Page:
Type 11 – Short-Answer QuestionsAnswer questions that require factual information from the text

IELTS Writing Section Pattern – Academic Writing

Here is an overview of the IELTS Writing section pattern for the Academic & General IELTS exam:

Topics are of general interest to, and suitable for, aspirants wishing to enter undergraduate and postgraduate studies or seeking professional registration. There are 2 tasks, and BOTH must be completed.

Task 2 contributes twice as much to the final Writing band score as Task 1. Therefore, if you fail to attempt to answer Task 2, you will greatly reduce your chance of achieving a good band altogether.

Below is an overview of both the tasks:

Task 1Task 2
You will be given a visual representation such as a graph, table, chart, or diagram and asked to provide your description, summary, or explanation of the information presented.You have been assigned a subject to compose a piece on, adopting an academic or semi-formal/neutral tone.
You may be required to describe factual data or statistics displayed in one or more graphs, charts, or tables related to a specific topic. Alternatively, you might be given a diagram illustrating the functioning of a machine, device, or process and asked to explain.Thoroughly understanding the task is imperative to ensure that your response is comprehensive and relevant.
Your writing should adopt an academic or semi-formal/neutral style and encompass the key and most relevant points depicted in the diagram. Some minor details may be omitted.In the case of a specific aspect of computers being the topic, it is important to concentrate solely on that aspect, refraining from writing about computers in a general sense.
The time allocated for this task should not exceed 20 minutes.The allocated time for this task should not exceed 40 minutes.
Your response should consist of a minimum of 150 words; failure to meet this requirement may result in a penalty.Your response should consist of a minimum of 250 words to avoid penalties for brevity.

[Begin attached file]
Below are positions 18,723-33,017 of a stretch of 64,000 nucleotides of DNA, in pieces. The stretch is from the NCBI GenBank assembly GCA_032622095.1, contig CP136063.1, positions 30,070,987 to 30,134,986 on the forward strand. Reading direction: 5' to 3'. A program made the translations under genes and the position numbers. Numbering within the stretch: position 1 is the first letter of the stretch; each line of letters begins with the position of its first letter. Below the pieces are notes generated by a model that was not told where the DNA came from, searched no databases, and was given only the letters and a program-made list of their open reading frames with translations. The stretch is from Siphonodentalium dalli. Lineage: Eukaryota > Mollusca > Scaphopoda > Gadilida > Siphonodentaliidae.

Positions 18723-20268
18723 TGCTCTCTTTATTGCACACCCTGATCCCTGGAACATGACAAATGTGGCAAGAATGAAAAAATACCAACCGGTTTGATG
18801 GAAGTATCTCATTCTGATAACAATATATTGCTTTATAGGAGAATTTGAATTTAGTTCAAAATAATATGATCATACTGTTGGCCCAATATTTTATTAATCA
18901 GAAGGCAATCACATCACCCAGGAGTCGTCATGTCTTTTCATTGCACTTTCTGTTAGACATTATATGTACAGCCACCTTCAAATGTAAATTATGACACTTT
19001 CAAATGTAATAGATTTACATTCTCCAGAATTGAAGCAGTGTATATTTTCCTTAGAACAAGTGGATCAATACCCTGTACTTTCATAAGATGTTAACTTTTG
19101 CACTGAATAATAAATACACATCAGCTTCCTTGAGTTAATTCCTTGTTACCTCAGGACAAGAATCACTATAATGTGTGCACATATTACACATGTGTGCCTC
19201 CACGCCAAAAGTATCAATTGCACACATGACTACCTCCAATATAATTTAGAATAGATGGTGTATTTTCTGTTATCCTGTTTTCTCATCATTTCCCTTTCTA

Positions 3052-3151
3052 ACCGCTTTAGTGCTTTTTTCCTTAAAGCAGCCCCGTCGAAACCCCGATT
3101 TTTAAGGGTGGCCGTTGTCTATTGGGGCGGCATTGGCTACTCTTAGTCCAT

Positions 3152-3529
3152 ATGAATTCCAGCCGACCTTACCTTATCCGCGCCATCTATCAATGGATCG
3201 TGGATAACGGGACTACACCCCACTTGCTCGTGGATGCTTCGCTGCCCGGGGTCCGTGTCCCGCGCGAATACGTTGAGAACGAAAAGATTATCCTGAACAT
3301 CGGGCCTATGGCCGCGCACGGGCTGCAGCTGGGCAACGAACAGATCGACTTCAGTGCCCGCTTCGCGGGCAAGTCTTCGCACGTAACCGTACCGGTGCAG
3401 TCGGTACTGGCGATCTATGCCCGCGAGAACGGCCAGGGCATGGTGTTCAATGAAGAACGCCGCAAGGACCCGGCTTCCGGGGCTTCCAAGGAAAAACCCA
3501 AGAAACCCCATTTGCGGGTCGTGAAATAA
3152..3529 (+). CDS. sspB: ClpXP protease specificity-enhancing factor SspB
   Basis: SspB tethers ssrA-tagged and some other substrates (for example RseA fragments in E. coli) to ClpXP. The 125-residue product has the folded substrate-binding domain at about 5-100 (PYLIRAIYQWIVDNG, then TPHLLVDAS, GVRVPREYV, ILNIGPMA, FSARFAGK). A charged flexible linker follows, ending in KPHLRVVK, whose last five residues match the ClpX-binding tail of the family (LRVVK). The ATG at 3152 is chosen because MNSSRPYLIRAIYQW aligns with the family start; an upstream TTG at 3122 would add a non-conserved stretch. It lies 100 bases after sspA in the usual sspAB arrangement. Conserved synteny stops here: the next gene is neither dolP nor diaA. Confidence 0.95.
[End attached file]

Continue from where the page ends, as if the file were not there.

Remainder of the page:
There is no penalty for exceeding the 150-word limit.There will be no negative consequences for exceeding the word count of 250 words.

IELTS Writing Section Pattern – General Writing

Topics are of general interest. The situations you are asked to write about are common, everyday ones.

Task 1Task 2
You are given a scenario where you need to compose a personal response in the form of an informal, semi-formal, or formal letter. The letter should consist of at least 150 words.Write a discursive essay in a semi-formal/neutral style consisting of a minimum of 250 words.
Examples of such scenarios include writing a letter to a local newspaper to express your opinion on a proposed local airport development, addressing time management issues with a new employer, contacting a college accommodation officer to discuss problems with your living arrangements, or reaching out to a renting agency regarding heating system issues in your rented house.Select topics of general interest, such as the decline of family closeness and potential ways to strengthen it, the educational value of children’s leisure activities, responsibility for the care of elderly individuals, solutions for environmental problems, and the debate on banning smoking in public places.
The choice of writing style depends on the intended recipient (the audience) and the level of familiarity you have with them.Allocate a maximum of 40 minutes for this task.